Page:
If Sandberg doesn’t get the St. Louis job, the Cubs-Cards rivalry might still be ratcheted up by the inclusion of Terry Francona in the mix. While Epstein has said a few polite things about possible Chicago interest in Tito, the Cardinals are scheduled to interview him tomorrow. I still think St. Louis is leaning towards LaRussa’s third base coach Jose Oquendo (although I would have considered it more than “leaning” if they had brought Oquendo back into the dugout as bench coach), but it would be a fascinating dynamic if Francona got the Cardinal job and was pitted against his old cohort Epstein in Chicago.
Besides the headline names, the Cards and/or Cubs seem interested in a lot of the same men the Red Sox are interested in: Rangers’ pitching coach Mike Maddux, former Brewers’ interim skipper Dale Sveum, and Phils’ bench coach and ex-Reds and Pirates’ interim manager Pete Mackanin. If you want to follow all this on a day-to-day or even hour-to-hour basis, your best resource is the terrific MLBTradeRumors.Com site, which is a clearinghouse for every local newspaper story, every significant radio interview, and every last damn tweet on anything moving in the majors. It puts the ESPN’s and SI’s sites to shame.
So stay tuned to the prospect of Sandberg or Francona in St. Louis, and if you’re a Cub fan again tearing out your hair about Ryno, consider this Cooperstown fact. These are the Hall of Fame players who, since 1900, went on to manage “their” team: Honus Wagner (Pirates), Ty Cobb (Tigers), Walter Johnson (Senators), Tris Speaker (Indians), Nap Lajoie (Indians), Eddie Collins (White Sox), George Sisler (Browns), Rogers Hornsby (Cards and Cubs), Fred Clarke (Pirates), Jimmy Collins (Red Sox), Frank Chance (Cubs), Johnny Evers (Cubs), Joe Tinker (Cubs), Frank Frisch (Cardinals), Pie Traynor (Pirates), Mel Ott (Giants), Bill Terry (Giants), Gabby Hartnett (Cubs), Ted Lyons (White Sox), Joe Cronin (Senators and Red Sox), Lou Boudreau (Indians), Dave Bancroft (Braves), Yogi Berra (Yankees), Eddie Mathews (Braves), Red Schoendienst (Cardinals), and Tony Perez (Reds). That’s 26 guys, who managed a lot of years, yet won only 18 pennants among them — and 13 of the 18 were as player-managers and four of those were by Frank Chance. In other words, of the other 25 hometown heroes who later managed, they could collectively amass only five pennants as non-playing skippers.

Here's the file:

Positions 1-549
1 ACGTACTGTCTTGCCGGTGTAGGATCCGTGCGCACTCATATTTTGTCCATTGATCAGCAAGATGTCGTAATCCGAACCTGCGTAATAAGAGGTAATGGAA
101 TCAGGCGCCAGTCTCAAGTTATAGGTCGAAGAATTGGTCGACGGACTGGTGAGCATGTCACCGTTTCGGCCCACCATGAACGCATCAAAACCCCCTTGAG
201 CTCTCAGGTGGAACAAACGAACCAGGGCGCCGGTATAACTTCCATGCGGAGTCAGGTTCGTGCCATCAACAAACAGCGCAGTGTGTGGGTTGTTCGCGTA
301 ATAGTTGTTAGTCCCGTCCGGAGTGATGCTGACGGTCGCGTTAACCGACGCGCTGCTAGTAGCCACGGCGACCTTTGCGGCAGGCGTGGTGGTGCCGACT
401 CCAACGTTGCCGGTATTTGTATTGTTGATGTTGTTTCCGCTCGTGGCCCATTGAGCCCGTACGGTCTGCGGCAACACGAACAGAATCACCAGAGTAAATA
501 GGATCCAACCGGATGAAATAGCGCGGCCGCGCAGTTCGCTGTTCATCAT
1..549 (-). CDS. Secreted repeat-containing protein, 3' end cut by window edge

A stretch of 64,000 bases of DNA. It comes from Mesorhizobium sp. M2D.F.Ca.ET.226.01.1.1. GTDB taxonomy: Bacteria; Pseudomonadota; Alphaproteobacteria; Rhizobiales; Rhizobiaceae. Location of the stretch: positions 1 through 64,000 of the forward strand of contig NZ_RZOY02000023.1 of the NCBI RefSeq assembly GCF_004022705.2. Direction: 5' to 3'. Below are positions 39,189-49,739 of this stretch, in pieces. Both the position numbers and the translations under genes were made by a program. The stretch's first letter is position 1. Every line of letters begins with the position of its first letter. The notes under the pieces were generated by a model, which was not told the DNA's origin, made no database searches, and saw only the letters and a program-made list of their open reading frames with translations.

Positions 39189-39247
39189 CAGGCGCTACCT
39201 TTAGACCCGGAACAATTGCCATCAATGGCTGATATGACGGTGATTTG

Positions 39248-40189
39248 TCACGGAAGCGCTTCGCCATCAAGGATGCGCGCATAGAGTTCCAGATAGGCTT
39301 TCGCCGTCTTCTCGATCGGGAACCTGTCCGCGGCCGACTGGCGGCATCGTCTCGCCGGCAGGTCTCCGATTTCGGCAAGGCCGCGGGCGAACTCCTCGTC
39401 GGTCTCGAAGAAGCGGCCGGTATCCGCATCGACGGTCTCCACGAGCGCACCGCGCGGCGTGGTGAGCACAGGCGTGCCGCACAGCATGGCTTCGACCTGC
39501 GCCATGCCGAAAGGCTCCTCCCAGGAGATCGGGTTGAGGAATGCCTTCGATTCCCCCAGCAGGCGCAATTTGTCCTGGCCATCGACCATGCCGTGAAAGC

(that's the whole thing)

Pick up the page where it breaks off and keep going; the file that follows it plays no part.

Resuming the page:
On September 28, 1930, with the New York Yankees firmly locked into third place and the Boston Red Sox even more firmly pinioned in last, the Yankees unveiled a surprise starter for their season finale in Boston.
George Herman “Babe” Ruth.